Granulysin (GNLY), an antimicrobial protein, is produced by activated human cytotoxic T lymphocytes (CTL) and natural killer (NK) cells (Pena SV et al. 1997; Stenger S et al. 1998; Ogawa K et al. 2003). GNLY is synthesized as a 15-kDa molecule and then proteolytically cleaved at the amino and carboxyl termini to produce a 9-kDa form (Pena SV et al. 1997; Hanson DA et al. 1999). The 9?-kDa form of GNLY is confined to cytolytic granules that are directionally released by receptor-mediated granule exocytosis following target cell recognition (Hanson DA et al. 1999; Clayberger C et al 2012). In contrast, the 15-kDa form is constitutively secreted from distinct granules that lack perforin and granzyme (Clayberger C et al 2012). The secreted 9-kDa GNLY is active against a range of intracellular pathogens, such as Listeria innocua, Mycobacterium tuberculosis and Trypanosoma cruzi (Stenger S et al. 1998; Walch M et al. 2005). The secreted GNLY is thought to bind to lipid rafts in eukaryotic cell membranes, where it is taken up and delivered to the early sorting endosomes which afterwards fuse with bacteria-containing phagosomes, where the GNLY-mediated lysis of bacteria is induced (Stenger S et al. 1998; Barman H et al. 2006; Walch M et al. 2005, 2007). Perforin is thought to promote GNLY-mediated bacteriolysis by an increase in endosome-phagosomes fusion triggered by an intracellular Ca(2+) rise (Walch M et al. 2007). However, it was also suggested that GNLY may require perforin as a cofactor to enter the host cells (Stenger S et al. 1998).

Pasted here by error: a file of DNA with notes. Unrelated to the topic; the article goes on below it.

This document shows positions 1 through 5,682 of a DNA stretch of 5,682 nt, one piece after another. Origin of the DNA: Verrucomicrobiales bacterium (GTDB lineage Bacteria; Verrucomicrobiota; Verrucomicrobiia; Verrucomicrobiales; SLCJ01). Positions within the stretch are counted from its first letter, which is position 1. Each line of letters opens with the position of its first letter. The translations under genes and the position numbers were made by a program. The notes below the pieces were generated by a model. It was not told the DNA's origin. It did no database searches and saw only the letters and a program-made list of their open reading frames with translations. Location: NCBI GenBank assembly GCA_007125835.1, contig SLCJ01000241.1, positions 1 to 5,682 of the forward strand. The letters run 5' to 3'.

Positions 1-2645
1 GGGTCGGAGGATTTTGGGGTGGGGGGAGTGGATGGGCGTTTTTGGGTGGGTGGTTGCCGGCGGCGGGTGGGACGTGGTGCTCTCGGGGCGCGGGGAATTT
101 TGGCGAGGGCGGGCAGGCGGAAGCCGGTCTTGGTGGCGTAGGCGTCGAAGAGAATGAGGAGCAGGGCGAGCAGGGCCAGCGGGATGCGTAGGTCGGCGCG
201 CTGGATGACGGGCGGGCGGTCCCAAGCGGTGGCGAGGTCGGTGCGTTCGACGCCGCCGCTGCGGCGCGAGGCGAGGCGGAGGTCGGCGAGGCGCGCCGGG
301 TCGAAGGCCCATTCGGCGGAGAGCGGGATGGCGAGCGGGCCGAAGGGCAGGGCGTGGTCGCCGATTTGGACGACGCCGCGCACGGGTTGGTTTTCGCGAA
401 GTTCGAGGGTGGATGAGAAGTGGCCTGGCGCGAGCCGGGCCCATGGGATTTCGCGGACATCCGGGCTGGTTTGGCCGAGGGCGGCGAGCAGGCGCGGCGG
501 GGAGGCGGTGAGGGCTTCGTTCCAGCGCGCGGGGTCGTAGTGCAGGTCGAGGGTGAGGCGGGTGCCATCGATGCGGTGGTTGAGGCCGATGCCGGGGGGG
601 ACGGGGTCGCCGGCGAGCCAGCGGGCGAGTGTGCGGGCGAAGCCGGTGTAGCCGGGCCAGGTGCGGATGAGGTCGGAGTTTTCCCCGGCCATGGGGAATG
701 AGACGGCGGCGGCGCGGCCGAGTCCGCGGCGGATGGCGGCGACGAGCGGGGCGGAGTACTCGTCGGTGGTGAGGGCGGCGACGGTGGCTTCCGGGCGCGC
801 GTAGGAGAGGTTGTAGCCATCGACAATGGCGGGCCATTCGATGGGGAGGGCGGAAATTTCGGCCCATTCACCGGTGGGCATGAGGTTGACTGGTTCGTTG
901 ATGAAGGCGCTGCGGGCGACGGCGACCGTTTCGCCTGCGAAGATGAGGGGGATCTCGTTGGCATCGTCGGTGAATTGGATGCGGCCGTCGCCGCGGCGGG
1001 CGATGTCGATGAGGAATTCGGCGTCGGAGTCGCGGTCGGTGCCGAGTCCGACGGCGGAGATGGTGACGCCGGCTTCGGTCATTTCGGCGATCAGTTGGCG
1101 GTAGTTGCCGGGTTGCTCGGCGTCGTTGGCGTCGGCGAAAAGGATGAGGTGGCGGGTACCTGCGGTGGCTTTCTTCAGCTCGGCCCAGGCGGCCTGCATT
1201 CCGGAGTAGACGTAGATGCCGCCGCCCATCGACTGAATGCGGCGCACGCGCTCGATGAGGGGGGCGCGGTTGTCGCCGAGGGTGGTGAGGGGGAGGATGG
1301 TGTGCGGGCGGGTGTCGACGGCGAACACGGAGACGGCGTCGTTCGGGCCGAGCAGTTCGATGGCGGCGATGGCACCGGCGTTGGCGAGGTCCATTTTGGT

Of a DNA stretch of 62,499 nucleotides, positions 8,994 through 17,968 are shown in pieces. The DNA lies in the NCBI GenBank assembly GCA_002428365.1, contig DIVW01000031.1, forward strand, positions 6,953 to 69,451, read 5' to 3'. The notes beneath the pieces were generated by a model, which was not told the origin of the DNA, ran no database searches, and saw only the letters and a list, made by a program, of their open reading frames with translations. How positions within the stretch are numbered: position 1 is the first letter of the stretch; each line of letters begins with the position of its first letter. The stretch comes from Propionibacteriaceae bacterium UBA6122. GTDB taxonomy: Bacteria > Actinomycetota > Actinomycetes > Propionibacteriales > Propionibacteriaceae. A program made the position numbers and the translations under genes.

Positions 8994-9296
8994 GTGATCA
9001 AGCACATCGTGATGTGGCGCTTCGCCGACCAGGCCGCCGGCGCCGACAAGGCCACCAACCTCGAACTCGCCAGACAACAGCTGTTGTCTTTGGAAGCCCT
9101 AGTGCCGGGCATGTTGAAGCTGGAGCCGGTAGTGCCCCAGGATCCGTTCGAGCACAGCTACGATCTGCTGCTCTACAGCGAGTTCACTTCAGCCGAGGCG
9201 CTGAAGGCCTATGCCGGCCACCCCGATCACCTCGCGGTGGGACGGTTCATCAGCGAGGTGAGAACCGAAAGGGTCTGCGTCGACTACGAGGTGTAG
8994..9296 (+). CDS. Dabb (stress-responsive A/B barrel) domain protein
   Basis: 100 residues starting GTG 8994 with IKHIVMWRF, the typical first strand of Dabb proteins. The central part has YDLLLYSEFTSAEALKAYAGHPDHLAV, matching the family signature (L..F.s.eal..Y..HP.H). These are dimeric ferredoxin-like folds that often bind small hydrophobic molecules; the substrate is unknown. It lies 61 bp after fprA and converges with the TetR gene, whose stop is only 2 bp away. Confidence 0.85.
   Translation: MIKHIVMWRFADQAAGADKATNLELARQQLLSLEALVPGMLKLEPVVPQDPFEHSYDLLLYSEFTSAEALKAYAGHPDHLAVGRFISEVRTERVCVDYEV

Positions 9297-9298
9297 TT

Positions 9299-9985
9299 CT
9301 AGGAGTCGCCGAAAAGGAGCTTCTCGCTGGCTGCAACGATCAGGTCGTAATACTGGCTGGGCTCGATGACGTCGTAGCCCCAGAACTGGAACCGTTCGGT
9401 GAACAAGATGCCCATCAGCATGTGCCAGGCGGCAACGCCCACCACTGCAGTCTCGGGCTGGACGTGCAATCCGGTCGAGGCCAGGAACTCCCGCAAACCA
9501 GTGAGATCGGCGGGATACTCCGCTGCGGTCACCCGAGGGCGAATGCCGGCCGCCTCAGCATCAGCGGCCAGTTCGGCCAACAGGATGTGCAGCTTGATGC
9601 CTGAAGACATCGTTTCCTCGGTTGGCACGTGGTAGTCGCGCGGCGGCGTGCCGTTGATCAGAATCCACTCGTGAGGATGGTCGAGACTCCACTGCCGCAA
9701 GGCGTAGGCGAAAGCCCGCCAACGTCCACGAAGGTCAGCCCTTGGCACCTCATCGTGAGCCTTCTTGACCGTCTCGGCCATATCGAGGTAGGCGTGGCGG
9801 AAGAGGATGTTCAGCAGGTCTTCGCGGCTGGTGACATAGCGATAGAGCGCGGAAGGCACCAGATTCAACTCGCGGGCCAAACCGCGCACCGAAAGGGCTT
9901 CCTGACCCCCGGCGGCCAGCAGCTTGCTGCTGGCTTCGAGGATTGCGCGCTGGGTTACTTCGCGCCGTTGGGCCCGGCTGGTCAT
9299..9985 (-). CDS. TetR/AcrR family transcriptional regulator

It is believed that the electrostatic interaction between the cationic GNLY and the negatively charged microbial cell surface increases the ability of GNLY to fold into amphipathic conformation which can disrupt microbial membranes resulting in cytolysis by osmotic shock (Wang Z et al. 2000; Ernst WA et al. 2000; Anderson DH et al. 2003; Barman H et al. 2006).